DCSIMG

Labour heavyweights attack local councillors over school

North Lanarkshire Council officals were given a rough ride at the public meeting in Taylor High last week with many feeling a decision has already been made.

North Lanarkshire Council officals were given a rough ride at the public meeting in Taylor High last week with many feeling a decision has already been made.

A civil war has broken out in the Labour Party over the proposed amalgamation of Our Lady’s High and Taylor High.

Motherwell and Wishaw MP Frank Roy, MSP John Pentland and Uddingston and Bellshill MSP Michael McMahon want the plans for a new merged school at Ravenscraig to be withdrawn.

However the Labour-run administration at North Lanarkshire Council has told the trio not to interfere in its business.

Following feedback from public meetings in Our Lady’s, Taylor and Bothwellpark Highs last week Mr Roy, Mr Pentland and Mr McMahon believe the proposals raise more questions than answers.

Mr Roy said: “I believe the proposals set out by the local authority are ill-thought and totally unwanted.

“I have spoken to staff, pupils, parents and grandparents from both schools who are extremely concerned that the proposals are being pushed through without their support and that the local consultation meetings left the impression that the council are paying lip-service to local views.

“I am not against investment in our local schools, but to do so the council must properly consult with the local community.”

Mr Pentland added: “Constituents have raised concerns about the weakness of the educational case for the merger, as well as questions about the proposed location of the merged school and the lack of options for alternative sites and schemes, especially possible ways to provide new buildings for both schools rather than merge them.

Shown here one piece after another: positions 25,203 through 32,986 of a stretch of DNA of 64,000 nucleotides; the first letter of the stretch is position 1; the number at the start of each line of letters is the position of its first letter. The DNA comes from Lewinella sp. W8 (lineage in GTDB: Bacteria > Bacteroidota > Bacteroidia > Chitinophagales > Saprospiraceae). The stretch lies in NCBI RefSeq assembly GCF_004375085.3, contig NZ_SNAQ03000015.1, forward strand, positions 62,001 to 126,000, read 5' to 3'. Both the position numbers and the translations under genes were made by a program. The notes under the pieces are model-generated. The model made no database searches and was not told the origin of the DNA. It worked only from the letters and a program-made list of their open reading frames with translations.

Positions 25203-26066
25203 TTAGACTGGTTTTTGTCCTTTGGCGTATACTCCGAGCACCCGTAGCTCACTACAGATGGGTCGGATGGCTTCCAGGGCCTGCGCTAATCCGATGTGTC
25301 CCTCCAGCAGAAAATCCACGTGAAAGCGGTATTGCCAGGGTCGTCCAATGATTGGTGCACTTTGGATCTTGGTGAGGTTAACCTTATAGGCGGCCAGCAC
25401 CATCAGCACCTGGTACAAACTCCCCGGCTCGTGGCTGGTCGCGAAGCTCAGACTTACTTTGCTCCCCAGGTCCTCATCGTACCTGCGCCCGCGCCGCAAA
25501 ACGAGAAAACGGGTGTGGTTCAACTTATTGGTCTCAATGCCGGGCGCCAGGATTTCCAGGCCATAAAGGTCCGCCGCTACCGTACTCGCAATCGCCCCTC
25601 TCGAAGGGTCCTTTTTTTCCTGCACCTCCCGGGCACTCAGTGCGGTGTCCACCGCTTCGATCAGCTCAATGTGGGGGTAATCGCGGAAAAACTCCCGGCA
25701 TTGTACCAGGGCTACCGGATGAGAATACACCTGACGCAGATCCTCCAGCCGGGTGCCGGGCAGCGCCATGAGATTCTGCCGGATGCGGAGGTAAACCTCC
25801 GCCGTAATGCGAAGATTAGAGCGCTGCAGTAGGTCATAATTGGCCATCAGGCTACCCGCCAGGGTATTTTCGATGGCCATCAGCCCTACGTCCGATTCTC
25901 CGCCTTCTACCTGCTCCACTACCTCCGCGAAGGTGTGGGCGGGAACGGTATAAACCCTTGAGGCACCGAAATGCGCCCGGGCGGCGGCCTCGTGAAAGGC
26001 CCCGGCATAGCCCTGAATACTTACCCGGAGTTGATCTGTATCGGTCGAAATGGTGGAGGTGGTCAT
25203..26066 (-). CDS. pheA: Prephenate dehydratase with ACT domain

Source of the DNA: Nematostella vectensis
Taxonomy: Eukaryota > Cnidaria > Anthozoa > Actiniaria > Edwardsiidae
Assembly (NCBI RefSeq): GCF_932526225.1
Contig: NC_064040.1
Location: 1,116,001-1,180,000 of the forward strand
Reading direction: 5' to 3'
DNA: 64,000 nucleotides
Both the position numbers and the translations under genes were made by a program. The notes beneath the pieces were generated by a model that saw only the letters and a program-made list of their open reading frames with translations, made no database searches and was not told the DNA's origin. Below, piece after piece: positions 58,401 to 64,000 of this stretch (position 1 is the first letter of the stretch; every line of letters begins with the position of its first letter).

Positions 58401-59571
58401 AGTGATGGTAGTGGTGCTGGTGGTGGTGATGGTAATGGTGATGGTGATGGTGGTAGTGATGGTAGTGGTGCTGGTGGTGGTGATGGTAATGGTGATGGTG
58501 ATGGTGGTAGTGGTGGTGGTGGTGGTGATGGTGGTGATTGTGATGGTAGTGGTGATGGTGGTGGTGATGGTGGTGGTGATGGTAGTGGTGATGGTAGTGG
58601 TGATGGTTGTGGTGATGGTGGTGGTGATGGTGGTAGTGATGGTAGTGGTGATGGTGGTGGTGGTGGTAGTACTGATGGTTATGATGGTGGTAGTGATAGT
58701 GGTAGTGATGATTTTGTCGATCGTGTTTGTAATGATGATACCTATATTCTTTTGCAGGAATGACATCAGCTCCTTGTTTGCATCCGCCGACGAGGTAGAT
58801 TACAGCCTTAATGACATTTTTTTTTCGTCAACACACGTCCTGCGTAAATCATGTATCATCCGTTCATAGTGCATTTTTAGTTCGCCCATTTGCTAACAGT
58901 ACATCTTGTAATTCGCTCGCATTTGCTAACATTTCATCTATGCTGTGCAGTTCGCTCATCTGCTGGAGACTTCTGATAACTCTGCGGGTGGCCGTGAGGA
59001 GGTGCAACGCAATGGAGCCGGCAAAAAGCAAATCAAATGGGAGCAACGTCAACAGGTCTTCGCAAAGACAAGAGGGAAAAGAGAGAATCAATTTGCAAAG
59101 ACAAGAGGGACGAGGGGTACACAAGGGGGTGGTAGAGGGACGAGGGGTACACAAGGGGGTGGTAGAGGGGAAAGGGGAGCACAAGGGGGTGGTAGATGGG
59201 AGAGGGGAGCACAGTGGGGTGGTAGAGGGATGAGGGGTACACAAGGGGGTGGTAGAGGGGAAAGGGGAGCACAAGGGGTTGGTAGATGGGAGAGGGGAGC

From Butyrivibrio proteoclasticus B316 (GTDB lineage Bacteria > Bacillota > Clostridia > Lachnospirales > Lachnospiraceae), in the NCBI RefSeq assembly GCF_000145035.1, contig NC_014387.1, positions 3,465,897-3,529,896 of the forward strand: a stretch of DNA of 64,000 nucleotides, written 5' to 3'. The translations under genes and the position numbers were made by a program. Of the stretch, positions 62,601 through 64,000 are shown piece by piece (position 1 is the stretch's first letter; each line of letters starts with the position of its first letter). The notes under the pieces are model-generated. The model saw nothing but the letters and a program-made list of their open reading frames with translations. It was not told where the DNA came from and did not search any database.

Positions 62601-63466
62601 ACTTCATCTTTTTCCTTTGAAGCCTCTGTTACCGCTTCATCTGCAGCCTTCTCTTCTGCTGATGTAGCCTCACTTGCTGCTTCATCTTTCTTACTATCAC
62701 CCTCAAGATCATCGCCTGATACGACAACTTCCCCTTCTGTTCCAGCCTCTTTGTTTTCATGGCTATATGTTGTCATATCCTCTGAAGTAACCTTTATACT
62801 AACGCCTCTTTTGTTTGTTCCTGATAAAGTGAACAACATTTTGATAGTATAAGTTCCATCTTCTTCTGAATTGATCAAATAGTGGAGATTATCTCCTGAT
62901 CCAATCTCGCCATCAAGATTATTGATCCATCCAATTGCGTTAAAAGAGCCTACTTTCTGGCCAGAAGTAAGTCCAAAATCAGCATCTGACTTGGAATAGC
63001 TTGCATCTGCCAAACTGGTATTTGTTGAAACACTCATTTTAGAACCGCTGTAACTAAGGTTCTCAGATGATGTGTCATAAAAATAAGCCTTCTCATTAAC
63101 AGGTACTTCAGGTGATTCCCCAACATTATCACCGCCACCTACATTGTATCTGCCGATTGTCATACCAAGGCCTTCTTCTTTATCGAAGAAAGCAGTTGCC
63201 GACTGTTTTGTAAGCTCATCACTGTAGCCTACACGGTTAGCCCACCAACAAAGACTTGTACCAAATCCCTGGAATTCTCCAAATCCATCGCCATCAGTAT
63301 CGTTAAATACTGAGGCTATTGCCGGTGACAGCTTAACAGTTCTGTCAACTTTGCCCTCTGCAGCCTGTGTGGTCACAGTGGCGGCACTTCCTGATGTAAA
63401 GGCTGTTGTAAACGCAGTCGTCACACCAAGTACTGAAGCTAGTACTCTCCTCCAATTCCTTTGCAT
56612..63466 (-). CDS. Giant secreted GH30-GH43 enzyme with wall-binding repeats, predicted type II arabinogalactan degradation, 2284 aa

“The public meetings do not seem to have addressed these concerns.

“Indeed the meetings have raised other questions, such as the perceived inadequacy of consultation and involvement of parents in the process so far.

“People feel as if they are being railroaded into supporting a plan that has already been agreed rather than being given a proper chance to look at all the options and influence the outcome.”

Mr McMahon attended Our Lady’s back in the 1970s and is baffled by the council’s wish to create a school of around 1,500 pupils.

He said: “When I was at Our Lady’s it had the biggest school roll in Scotland and everyone knew that a school of that size created huge problems. I cannot understand why we would go back to having another huge campus.

“Taylor High was built to address the issue of pupil numbers at Our Lady’s and also to reduce the transport problems for pupils from the Brannock area.

“Taylor is now an integral and successful part of the local villages and its demise should not be the result of a flawed consultation process which appears to be riding roughshod over the views of the local community.

“North Lanarkshire Council should stop now and rethink.”

The council’s convener of learning and leisure, Jim Logue, accused the three politicians of being ‘detached’ from reality and insisted no decision has been made yet.

He said: “This is an outrageous attack from people who should know better.

“To suggest that decisions have already been made, or that people are somehow being railroaded by this council, is ludicrous.

“These parliamentarians appear to be so detached from recognising the reality of the condition of the schools and the level of under occupancy that they will do anything to manufacture a cheap headline.

“By interfering in an ongoing consultation instead of responding to that consultation through the proper channels they are calling into question the integrity of the council

“The consultation process has been followed to the letter.

“The proposals, if approved following consultation, will provide an opportunity for pupils to be educated in a modern, quality, learning and teaching environment and in addition would be another significant step forward in the regeneration of Ravenscraig.”

The consultation deadline has been extended to May 16.

 

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